HymnDescants
Musicians spot mistakes more quickly and more accurately than non-musicians - Science - News - The Independent
“New research has shown that individuals who play an instrument are more capable at identifying errors and correcting mistakes, and that these benefits apply to amateur musicians as well as professionals.
The study, led by Dr Ines Jentzsch for the University of St Andrews, tested the cognitive abilities of musicians and non-musicians, with the research concluding that learning an instrument could “slow or even prevent” the mental decline associated with aging.
The research, published in the journal Neuropsychologia, draws particular attention to the skills learnt in musical performance. When playing pieces to an audience or to themselves musicians must demonstrate heightened awareness of their actions: continually monitoring their playing through auditory feedback and rapidly adjusting their movements to anticipate possible mistakes.
The psychological and mental benefits of learning to play an instrument have been shown in previous studies, with research highlighting musicians’ improved reaction times and their increased capacity to “inhibit task irrelevant information” (aka, to stay focused).
“[The results] suggest that higher levels of musical training might result in more efficient information processing in general (indicated by faster overall speed across tasks without accuracy tradeoff), and confirms earlier reports indicating a positive link between mental speed and musical ability,” says Dr Jentzsch.
The research is notable in that unlike previous studies it focuses on amateur rather than professional musicians, showing that even “moderate levels of musical activity” were beneficial to cognitive performance.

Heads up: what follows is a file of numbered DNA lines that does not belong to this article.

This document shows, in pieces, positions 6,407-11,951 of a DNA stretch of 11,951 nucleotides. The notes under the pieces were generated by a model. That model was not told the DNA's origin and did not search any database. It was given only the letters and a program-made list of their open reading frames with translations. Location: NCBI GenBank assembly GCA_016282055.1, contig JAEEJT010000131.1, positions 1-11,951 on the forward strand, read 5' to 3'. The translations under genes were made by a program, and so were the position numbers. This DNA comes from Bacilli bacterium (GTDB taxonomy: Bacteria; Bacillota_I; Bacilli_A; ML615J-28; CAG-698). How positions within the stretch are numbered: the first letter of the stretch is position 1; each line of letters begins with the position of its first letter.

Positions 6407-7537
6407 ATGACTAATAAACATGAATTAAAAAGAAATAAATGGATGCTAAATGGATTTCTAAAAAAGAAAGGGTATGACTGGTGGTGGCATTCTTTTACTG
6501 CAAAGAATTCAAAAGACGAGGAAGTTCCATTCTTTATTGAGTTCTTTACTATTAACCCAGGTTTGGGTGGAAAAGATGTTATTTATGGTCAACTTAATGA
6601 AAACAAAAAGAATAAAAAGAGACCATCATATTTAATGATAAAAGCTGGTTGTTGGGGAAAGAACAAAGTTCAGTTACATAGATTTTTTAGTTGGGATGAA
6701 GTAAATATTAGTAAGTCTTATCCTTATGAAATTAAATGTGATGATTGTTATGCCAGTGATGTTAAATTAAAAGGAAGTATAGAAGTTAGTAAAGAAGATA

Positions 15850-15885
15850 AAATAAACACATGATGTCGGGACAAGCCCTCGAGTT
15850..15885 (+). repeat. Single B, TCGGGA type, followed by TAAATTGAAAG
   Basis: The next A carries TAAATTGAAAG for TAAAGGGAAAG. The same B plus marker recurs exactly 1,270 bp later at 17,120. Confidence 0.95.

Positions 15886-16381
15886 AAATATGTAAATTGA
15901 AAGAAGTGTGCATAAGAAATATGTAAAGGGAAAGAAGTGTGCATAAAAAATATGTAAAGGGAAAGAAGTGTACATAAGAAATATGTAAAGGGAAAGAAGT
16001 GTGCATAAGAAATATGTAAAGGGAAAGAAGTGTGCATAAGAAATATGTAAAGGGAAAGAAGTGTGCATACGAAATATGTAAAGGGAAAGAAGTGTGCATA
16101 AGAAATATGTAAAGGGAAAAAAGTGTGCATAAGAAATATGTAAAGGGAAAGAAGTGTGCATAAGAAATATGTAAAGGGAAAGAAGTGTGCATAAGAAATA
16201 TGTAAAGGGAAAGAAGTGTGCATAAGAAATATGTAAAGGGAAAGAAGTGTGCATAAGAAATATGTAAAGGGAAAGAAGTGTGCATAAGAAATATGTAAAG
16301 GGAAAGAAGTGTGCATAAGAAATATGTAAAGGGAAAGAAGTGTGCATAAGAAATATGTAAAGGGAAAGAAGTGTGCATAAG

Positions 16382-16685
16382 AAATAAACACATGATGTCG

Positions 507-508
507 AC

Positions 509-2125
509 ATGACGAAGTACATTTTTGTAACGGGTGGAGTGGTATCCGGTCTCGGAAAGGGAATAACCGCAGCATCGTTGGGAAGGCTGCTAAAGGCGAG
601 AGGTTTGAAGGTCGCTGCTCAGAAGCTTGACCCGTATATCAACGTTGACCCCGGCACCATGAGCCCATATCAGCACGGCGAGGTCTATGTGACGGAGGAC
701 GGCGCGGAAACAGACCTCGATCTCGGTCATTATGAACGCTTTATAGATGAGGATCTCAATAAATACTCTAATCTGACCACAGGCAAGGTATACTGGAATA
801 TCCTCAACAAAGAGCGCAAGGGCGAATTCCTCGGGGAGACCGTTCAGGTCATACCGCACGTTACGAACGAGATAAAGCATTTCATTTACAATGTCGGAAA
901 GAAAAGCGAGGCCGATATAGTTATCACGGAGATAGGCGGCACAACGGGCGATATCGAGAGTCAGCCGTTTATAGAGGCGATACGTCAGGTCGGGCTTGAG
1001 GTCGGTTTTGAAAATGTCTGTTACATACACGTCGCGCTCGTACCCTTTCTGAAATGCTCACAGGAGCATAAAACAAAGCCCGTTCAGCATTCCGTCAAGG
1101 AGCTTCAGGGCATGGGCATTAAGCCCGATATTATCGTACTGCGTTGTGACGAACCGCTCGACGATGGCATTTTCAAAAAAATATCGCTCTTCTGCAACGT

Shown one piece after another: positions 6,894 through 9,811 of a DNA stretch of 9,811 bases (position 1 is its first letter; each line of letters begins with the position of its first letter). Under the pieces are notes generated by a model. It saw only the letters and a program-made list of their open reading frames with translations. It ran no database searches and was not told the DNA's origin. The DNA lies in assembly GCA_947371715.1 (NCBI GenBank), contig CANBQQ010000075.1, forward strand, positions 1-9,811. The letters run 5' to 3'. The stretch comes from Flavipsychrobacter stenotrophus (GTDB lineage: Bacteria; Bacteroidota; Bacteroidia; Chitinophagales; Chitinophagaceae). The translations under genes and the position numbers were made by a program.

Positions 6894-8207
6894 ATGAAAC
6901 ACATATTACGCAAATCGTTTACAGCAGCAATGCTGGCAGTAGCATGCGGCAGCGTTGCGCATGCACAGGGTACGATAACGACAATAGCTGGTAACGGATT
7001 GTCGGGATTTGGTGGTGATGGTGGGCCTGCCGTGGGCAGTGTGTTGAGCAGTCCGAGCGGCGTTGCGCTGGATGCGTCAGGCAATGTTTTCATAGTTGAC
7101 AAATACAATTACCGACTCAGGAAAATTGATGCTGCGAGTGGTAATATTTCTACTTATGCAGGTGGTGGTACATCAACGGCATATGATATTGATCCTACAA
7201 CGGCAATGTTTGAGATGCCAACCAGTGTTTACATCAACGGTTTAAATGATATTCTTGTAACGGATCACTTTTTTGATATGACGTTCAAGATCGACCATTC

The study also drew attention to the diminishing support for children to learn to play in schools, noting that “in times of economic hardship, funds for music education are often amongst the first to be cut.”
“This is particularly worrying given both anecdotal and limited research evidence suggesting that music can have strong positive effects on our physical as well as psychological functioning.”

Musicians spot mistakes more quickly and more accurately than non-musicians - Science - News - The Independent

“New research has shown that individuals who play an instrument are more capable at identifying errors and correcting mistakes, and that these benefits apply to amateur musicians as well as professionals.

The study, led by Dr Ines Jentzsch for the University of St Andrews, tested the cognitive abilities of musicians and non-musicians, with the research concluding that learning an instrument could “slow or even prevent” the mental decline associated with aging.